Holy (and Faithful) Cow!
Their first meeting was a shock, but in time Helga and her new family learned to love one another.
t all started when my mom saw an ad for a
Dexter named Helga. We specifically wanted a Dexter cow because it is smaller and more efficient at producing milk.
The cow was being sold for $700 or for the trade of a number of things its owner was interested in. One of those things happened to be a golf cart, and it just so happened that a month before, a man had given my family a golf cart. So we traded the golf cart and $200 for our first cow. The seller agreed to hold Helga until we got a shelter built.
Our cow was coming! My family, including my three sisters and one brother, had waited a long time to find just the right first cow. When we had finished the shelter, dubbing it the “cabana,” and the day finally arrived, I was so excited that I could hardly wait.
As Helga got to our place, the seller and my dad each got a lead rope on her and opened her trailer door. She bolted right out. The seller let go of her rope, but Daddy held on tight. We didn’t have any fences around our property, so if Daddy had let go, I’m not sure we would have had that cow.
It was winter and the hard ground was icy. Helga dragged Daddy along until she ran down a steep bank and fell. She didn’t get hurt, but she didn’t know what to do next. That gave us the chance to get more lead ropes on her halter. When we had a total of four on her, the rest of the way it was us doing the pulling.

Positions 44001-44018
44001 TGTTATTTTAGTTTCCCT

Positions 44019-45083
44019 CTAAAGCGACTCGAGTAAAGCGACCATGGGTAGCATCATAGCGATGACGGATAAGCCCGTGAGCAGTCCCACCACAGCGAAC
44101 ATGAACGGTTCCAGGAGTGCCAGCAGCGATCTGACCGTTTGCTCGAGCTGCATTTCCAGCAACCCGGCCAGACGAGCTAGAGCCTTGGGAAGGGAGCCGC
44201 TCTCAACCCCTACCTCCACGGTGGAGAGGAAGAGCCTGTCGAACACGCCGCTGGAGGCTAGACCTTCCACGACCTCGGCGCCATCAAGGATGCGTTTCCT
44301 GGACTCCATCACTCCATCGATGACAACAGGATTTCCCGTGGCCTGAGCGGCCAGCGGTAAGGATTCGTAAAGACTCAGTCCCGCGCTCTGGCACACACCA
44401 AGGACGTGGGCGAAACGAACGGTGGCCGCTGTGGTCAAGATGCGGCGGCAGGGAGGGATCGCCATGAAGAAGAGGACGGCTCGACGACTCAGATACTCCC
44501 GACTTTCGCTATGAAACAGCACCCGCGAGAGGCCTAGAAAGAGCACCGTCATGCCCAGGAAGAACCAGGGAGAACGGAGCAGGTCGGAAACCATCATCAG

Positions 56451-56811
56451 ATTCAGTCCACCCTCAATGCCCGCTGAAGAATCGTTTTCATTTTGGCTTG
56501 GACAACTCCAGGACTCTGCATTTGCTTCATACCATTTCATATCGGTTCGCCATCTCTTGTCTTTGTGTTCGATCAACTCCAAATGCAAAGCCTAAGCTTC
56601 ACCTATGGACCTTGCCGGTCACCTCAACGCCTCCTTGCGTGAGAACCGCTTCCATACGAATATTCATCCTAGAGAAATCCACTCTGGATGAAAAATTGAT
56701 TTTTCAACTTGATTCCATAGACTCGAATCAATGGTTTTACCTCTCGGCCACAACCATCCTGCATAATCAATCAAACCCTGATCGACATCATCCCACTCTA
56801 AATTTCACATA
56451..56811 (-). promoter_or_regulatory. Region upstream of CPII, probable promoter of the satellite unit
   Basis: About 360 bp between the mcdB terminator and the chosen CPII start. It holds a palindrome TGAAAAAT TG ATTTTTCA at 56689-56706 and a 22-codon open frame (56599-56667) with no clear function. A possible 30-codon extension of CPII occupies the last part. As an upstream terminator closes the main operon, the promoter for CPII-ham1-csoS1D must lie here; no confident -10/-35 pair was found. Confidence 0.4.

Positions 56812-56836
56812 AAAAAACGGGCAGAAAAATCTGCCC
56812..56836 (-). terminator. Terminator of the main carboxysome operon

IAfter we got Helga inside the cabana, we all crowded around to see her. She didn’t like having us so close, so she charged us as much as her short rope would allow her. We all backed up and stood there thinking, “So this is going to be our milk cow?”
My mom looked up what the name Helga meant: “holy” and “faithful.” That is what we wanted her to be, so we decided to keep the name.
The following week we only hand-fed Helga. Slowly, as she learned to trust us, we were able to touch her and brush her. Daddy took her for walks until she was tame enough that we kids could walk her, too.
We had a lot of fun with Helga. My siblings and I made a harness out of straps for her to pull our wagon. Later, Daddy made a better one that she could use to pull logs. Once we made her a daisy necklace. After taking a photo of her with it, we left for a bit. When we came back she had eaten most of it.
After a while we sold Helga to keep her bull calf, but we missed her and we soon bought another heifer who later gave us some calves. Two of those we still have, Cocoa and Bluebell. With Lily, a Jersey-Guernsey we bought, and her daughter Sunshine, we now have four.
My dad says if ranching were easy, everybody would do it.
Raising cows has taught me a lot, and I sure am glad to be a rancher.
Helga the Cow joined (from left to right) Tasha, Rana, Maria, Christa-Joy and Amos Furtney for the family Christmas photo in 2011.